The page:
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October 2017 Archives

Cheering On Useful Articles

The Copyright Act of 1976 was created to protect original works with artistic qualities such as literature, music, screenplays, etc. However, the Copyright Act does not protect "useful article[s]" which are "article[s] having an intrinsic utilitarian function that is not merely to portray the appearance of the article or to convey information." 17 U.S.C. §101. However, what happens when a useful article has some artistic features? In this instance, the Copyright Act allows protection of the artistic features of a useful article if these artistic features "can be identified separately from, and are capable of existing independently of, the utilitarian aspects of the article." 17 U.S.C. §101. However this language sparked different tests throughout the circuits on when a feature can be identified separately and survive independently. This year, the Supreme Court of the United States took up a case that looked at what was the appropriate test to determine when a feature of a "useful article" is copyrightable under the Copyright Act.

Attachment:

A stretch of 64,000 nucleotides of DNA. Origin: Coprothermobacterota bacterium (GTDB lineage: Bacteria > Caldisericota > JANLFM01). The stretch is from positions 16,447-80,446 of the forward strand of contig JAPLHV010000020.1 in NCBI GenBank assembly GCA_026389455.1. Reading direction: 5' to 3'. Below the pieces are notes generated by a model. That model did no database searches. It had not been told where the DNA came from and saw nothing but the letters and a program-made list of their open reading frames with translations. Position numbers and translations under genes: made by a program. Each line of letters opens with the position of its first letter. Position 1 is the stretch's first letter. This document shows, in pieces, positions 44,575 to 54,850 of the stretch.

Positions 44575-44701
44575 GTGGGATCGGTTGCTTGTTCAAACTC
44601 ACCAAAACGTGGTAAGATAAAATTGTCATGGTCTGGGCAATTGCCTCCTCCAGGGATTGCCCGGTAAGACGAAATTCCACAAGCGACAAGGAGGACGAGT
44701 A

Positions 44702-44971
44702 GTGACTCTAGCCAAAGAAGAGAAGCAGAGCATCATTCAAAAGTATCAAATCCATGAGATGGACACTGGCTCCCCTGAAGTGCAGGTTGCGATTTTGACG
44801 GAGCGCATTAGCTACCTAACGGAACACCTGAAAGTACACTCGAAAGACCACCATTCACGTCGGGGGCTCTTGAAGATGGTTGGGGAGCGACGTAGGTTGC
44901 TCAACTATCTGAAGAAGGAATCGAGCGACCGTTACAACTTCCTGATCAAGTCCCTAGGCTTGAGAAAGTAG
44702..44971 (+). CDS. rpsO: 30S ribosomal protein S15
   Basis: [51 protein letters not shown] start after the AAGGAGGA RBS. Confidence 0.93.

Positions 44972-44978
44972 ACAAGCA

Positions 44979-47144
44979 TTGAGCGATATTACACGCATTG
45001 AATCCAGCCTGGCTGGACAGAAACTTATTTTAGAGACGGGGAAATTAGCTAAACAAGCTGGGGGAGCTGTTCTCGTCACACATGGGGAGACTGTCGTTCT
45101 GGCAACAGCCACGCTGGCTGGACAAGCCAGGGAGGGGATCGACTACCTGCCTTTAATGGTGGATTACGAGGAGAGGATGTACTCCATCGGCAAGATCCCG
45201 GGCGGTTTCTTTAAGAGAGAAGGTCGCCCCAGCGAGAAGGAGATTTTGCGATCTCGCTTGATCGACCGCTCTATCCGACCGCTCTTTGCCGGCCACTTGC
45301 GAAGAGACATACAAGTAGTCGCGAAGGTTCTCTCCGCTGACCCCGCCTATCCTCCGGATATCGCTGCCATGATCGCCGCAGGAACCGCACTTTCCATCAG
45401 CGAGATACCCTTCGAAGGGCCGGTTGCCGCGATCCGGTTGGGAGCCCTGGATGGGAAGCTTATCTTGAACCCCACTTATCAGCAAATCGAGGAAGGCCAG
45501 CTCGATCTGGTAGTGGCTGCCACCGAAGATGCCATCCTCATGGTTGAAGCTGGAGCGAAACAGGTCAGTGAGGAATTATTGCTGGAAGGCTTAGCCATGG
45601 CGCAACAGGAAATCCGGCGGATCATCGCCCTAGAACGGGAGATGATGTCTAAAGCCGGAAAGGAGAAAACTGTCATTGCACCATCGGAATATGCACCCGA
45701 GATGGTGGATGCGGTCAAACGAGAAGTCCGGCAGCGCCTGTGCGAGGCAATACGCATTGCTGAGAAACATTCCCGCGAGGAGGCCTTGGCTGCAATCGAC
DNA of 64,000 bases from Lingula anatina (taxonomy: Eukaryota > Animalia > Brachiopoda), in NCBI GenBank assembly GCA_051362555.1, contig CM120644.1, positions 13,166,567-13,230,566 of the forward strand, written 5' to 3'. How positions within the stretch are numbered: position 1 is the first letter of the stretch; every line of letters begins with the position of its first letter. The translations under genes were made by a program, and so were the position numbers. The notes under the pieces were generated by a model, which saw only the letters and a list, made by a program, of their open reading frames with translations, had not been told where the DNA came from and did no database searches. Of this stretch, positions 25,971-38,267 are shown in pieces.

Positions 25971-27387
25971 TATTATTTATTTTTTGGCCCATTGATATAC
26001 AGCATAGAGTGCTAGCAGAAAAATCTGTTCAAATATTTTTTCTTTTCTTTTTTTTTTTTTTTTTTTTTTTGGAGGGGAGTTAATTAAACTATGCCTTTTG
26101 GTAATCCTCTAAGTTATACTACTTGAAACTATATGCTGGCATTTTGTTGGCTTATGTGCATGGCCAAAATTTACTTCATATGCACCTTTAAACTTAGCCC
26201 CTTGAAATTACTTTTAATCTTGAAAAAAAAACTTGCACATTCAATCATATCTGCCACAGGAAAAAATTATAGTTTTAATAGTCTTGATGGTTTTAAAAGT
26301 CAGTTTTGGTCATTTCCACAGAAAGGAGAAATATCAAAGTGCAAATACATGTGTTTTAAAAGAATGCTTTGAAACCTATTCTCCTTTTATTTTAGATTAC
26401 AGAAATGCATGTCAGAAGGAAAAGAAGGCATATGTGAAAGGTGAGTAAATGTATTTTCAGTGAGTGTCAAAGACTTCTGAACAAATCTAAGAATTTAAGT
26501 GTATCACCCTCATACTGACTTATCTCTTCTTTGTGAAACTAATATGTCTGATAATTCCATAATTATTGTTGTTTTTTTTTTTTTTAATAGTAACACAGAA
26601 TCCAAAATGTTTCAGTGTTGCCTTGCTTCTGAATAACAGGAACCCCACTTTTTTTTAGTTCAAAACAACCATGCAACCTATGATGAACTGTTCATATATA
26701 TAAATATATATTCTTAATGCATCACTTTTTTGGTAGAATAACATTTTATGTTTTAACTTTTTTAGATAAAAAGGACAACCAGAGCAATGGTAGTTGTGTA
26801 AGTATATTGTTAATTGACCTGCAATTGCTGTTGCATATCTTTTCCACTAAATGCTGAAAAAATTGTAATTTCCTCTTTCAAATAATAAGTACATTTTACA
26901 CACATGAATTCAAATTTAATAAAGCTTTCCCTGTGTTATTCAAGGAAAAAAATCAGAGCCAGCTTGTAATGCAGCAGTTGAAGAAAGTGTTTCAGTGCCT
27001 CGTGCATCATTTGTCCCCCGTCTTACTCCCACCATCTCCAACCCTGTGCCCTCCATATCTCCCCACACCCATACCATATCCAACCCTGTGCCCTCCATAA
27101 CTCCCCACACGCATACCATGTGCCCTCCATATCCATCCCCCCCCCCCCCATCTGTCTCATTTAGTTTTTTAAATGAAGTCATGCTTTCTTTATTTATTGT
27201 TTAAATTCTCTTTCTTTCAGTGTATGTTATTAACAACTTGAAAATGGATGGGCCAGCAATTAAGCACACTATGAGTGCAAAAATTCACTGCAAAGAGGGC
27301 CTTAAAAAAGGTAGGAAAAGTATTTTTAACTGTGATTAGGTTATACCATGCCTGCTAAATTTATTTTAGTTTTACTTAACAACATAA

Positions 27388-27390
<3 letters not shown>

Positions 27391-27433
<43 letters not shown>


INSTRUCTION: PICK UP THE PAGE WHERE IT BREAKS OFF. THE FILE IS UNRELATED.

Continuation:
Understanding Alternative Dispute Resolution: Mediation

Here at Taylor Dunham and Rodriguez LLP we pride ourselves on our litigation skills in the courtroom, but we also seek other avenues to solve a client's problem. At Taylor Dunham and Rodriguez LLP we are also accomplished in the realm of Alternative Dispute Resolution.

How Confidential are Settlement Agreements?

Most civil litigation ends in settlement. These settlements are usually entered and enforced through a signed settlement agreement. One of the most common (and important) clauses of these agreements is a confidentiality clause. This clause is primarily inserted to ensure the amount of the settlement is prevented from becoming public. However, a confidentiality clause is not enough to protect the settlement agreement from future discovery requests.

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